One person might not make much of a difference… or can they?
January 15, 2010 Morning
Feeling a bit nervous this morning, pulling on my old torn trekking pants and dirty shirt, not sure if I’ll be arrested, stoned, laughed at or worse. As I leave the hotel I see the usual young guys hanging around with nothing to do. They ask, “where am I going?”, so I invite them to come along and help me clean plastic from the river. We’ll target downstream from the bridge in the centre of town. With Zaid and Hassan in tow, I climb over the concrete wall and begin picking plastic bags from mud, shrubs, under rocks and stuff just plain floating around in the water. The water is shallow and clear making it easy to work one side to the other balancing on rocks where water runs fast and deep. Zaid is in the café asking the waiters for large garbage bags to gather our collected stuff. Soon the waiters help by taking away our full bags for disposal and give us much enthusiastic encouragement when they aren’t busy.
Within half an hour we have the river completely free of plastic 100 feet down from the bridge. It looks fantastic! Zaid and Hassan are feeling good about it too. We have lots of thumbs up from passers by and lots of blank stares. But when invited no one joins us. One French lady stops and wants to know why we aren’t wearing gloves. I invite her to help by finding some but she only walks off. Ah well you can only try. Zaid agrees to meet me after lunch. We’ll start by cleaning up stream from the bridge. Hassan has disappeared.
Up river from the bridge is definitely target zero. I can see mounds of garbage all along the banks. One side is clearly a dumping ground where garbage is burned on a regular basis. There’s even a fire pit full of garbage waiting to be lit. Ironically there are three large green commercial sized refuse bins right beside the bridge. I watch as a man from the market walks past the refuse bins and drops a full garbage bag into the river. I stare in disbelief but he ignores me with stoney determination.
Someone must have told them about the crazy tourist cleaning plastic from the river.
The river here is full of frogs! What biologists call an indicator species thats so sensitive, where it thrives determines a healthy environment. Despite a sewer running directly into the river.
Zaid shows up about 15 minutes later and he jumps in with enthusiasm. Picking plastic here is like picking fruit. Together we work upstream encouraged by singing frogs. Then we notice two men in the river following behind. Zaid tells me they’re city workers and that someone must have told them about the crazy tourist cleaning garbage from the river. They are actually cleaning up garbage we’ve ignored, mainly paper products and anything metal or glass. We soon have the three nearby refuse bins overflowing.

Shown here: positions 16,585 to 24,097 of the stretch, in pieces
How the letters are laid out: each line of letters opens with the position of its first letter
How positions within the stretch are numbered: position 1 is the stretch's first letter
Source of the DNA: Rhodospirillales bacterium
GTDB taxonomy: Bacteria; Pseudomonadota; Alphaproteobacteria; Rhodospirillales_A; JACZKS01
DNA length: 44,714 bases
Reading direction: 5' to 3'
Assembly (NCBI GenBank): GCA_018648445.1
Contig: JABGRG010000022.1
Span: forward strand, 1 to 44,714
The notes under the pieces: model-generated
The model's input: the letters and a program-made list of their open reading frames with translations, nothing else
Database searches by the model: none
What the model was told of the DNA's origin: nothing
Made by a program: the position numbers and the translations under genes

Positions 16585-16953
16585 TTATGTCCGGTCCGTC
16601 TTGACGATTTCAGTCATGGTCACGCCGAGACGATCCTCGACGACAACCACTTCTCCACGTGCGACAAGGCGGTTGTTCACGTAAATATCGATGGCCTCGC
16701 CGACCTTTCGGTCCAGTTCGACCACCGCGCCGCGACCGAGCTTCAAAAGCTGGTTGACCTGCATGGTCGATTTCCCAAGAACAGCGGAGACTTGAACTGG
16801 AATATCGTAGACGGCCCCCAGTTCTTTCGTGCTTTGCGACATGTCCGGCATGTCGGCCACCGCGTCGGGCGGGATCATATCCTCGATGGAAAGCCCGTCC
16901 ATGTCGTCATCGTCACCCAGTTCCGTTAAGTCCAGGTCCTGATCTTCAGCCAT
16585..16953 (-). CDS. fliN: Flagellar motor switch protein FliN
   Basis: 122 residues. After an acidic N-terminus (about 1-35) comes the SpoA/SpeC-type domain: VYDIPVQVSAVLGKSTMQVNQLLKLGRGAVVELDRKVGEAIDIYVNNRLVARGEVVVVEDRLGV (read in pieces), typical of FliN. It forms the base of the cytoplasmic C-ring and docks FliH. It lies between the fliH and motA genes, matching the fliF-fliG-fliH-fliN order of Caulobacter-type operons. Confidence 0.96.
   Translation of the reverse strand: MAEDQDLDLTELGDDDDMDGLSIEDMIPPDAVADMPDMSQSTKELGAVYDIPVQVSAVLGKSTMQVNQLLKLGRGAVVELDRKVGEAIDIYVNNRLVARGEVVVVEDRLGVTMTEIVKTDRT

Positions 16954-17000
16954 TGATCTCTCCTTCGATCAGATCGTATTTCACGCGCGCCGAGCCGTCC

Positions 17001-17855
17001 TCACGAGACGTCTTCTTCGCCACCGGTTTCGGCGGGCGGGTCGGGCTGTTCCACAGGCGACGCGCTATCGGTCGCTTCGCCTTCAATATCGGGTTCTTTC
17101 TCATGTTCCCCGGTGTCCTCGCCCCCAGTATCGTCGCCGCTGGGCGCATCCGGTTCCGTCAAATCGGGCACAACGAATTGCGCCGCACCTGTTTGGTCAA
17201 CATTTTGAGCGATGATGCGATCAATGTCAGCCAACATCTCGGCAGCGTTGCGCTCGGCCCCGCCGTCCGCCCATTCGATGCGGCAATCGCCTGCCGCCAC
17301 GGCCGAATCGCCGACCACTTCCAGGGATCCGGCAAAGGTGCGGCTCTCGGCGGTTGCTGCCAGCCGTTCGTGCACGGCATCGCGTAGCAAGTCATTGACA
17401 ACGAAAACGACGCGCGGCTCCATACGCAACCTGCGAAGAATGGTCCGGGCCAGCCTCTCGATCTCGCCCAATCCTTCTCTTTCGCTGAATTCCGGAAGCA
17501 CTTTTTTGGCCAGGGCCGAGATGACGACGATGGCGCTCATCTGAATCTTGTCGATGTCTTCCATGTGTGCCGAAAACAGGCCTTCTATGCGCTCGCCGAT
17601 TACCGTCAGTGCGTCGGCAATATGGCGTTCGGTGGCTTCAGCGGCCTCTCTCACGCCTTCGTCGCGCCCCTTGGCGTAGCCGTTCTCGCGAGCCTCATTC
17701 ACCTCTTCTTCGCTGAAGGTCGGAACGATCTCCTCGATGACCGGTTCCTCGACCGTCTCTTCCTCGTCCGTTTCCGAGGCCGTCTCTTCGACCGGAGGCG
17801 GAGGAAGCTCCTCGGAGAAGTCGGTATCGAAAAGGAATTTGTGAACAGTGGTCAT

Next a city garbage truck arrives to empty the bins! Hurray!!! We speak to the driver but he’s ignoring us. Zaid told me they only empty the trash once every three days but are supposed to do it every day. I wonder if this was day three or someone is getting the hard rap back at garbage headquarters because of some tourist mucking about in their river. Zaid is really concerned about this situation and wants me to go speak with the minister in charge tomorrow. But I’m thinking I’d rather keep a low profile and use direct action rather than negotiate. I have no big solution but to clean up the mess, and really nothing to say about it that isn’t obvious to anyone with eyes to see. The people who live here are certainly well aware there’s a problem. They need to find their own solutions.
Decided to rent a bicycle this morning and stay overnight in the desert village of Tiwadou. This involves riding over a high mountain pass. I leave Tafroute at 12:30 which was a mistake, climbing the pass in the heat of mid day. To me it seemed the equivalent of the Tizi n Test which is one of the steepest passes in Morocco. I gave up trying to pedal uphill through endless switchbacks with my small pack pulling at my aching shoulders. After 3 hours under the hot desert sun I finally arrive in a village to buy some badly needed water. Immediately after I straddle the bike whooping with joy, fulfilling one of my fantasies of free wheeling down through a deep gorge for miles and miles most of the way to Tiwadou.
All the children took one day off to clean the river…
I arrive in Tiwadou at sunset, dusty, sweaty, and very tired. Four others are also staying in the auberge. They’d done this same ride over two days. We enjoy hot showers, impromtu music on drums and Berber strings and a meal provided by our host Mohamed Sahnoun. Mohamed is well known for his success in making positive change for his village and I ask him about it. He tells me how they’ve built a meeting place where village women are learning to read and write and look after their own affairs without the intervention of the men in the village, who are not allowed to enter their meetings.